MANILA, Philippines – The penitential season of Lent begins on Wednesday, March 6, as Catholics have their foreheads marked with ashes to symbolize repentance from sin.
Have you ever wondered where ashes for Ash Wednesday come from?
The Roman Missal, the book of approved readings and prayers for Catholic Masses, indicates the source of ashes used on Ash Wednesday: "In the course of today's Mass, ashes are blessed and distributed. These are made from the olive branches or branches of other trees that were blessed the previous year," the Roman Missal states.
Father Francis Eugene Fadul explained to Rappler that "the preparation for Ash Wednesday starts on the preceding day."
On this day called Shrove Tuesday, Fadul said that "the palms used during last year's Palm Sunday are burned." Then, "the ashes are collected and are prepared for the liturgical celebration the next day."
Mixed with holy water
The practice in the Philippines "is mixing the ashes with holy water," added Fadul, an officer of the Catholic Bishops' Conference Episcopal Commission on Clergy.
Fadul also said the marking of ashes expresses two realities: "that we are dust and to dust we shall return, and that we are invited to conversion and to believe in the Gospel."
Father Jun Sescon, rector of the Greenbelt Chapel, said that "the palms are usually burned on the Sunday or Tuesday preceding Ash Wednesday."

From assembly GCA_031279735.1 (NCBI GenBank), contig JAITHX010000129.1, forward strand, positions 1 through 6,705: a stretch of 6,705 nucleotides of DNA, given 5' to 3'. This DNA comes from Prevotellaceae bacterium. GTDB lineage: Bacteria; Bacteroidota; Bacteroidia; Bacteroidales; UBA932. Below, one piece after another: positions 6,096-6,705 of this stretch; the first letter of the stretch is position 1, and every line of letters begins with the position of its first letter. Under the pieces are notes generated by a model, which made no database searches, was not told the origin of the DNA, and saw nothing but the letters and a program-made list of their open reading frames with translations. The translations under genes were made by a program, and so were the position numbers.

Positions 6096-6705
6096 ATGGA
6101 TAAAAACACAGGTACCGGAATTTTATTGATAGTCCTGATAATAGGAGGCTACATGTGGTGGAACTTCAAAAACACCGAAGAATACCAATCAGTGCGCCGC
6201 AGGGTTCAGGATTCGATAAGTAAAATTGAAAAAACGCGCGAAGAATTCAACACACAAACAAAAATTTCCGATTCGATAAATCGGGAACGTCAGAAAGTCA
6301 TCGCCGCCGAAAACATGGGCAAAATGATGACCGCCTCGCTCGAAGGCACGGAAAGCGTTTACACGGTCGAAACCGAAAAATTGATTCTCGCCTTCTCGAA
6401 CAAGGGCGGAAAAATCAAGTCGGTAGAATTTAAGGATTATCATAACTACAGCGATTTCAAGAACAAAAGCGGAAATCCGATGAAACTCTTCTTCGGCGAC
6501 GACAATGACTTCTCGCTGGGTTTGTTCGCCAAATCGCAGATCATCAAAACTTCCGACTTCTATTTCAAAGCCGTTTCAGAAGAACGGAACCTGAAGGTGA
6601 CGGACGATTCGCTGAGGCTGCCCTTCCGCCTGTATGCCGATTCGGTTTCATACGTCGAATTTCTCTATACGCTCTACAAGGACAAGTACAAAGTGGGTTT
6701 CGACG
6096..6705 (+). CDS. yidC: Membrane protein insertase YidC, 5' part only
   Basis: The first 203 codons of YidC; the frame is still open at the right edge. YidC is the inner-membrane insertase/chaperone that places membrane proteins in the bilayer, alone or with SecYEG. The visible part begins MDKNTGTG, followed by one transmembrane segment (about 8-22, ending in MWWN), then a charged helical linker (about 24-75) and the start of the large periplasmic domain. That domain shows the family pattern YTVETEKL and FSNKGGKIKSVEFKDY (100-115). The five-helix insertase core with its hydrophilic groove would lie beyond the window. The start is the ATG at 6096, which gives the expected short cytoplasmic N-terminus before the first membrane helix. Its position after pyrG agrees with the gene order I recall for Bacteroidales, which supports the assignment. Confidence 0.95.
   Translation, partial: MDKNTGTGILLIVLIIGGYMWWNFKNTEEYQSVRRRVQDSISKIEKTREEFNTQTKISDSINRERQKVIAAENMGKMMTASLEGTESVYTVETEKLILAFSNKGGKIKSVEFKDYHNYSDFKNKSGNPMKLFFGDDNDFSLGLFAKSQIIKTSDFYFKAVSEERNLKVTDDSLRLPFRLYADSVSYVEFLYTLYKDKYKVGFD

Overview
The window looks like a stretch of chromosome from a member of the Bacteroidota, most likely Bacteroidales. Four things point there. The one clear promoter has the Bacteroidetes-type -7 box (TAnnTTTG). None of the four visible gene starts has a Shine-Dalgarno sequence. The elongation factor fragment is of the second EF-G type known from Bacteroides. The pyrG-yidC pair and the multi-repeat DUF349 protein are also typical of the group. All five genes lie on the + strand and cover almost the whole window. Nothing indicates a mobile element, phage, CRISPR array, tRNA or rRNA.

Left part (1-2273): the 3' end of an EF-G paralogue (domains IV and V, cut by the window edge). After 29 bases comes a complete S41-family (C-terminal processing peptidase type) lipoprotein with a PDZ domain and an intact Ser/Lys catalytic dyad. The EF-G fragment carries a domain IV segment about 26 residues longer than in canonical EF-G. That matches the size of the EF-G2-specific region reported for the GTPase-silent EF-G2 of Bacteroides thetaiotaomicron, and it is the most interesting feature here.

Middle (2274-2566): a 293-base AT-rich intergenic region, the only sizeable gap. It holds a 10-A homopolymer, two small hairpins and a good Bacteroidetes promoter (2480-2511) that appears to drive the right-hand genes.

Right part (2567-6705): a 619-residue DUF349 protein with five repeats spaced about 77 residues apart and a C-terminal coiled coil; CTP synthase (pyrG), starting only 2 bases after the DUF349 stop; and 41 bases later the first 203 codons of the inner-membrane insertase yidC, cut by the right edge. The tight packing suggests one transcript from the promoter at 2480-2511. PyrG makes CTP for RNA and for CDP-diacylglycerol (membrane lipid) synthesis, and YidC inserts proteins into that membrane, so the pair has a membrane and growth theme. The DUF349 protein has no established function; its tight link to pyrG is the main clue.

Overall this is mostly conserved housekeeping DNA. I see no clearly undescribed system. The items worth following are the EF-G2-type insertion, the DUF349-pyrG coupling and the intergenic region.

"In some churches, it is done in public with a simple rite of blessing. Usually Psalm 51 (Miserere) is prayed or sung when the palms are burned," Sescon said in a Facebook message to Rappler.
Father Randy Stice, an official of the US bishops' conference, explained to the Catholic News Agency why the Catholic Church uses Palm Sunday branches for Ash Wednesday.
"Those branches herald Holy Week, the suffering death and resurrection of Christ," Stice said. He added that these branches help Catholics identify with Jesus during Lent. "It connects us with events in Christ's own life."
From Palm Sunday branches to Ash Wednesday ashes, it's a full circle reminding Catholics that life on earth is not forever. – Rappler.com
Paterno R. Esmaquel II is a senior reporter leading Rappler’s coverage of religion and foreign affairs. He finished MA Journalism in Ateneo and MSc Asian Studies (Religions in Plural Societies) at RSIS, Singapore. For story ideas or feedback, email him at firstname.lastname@example.org.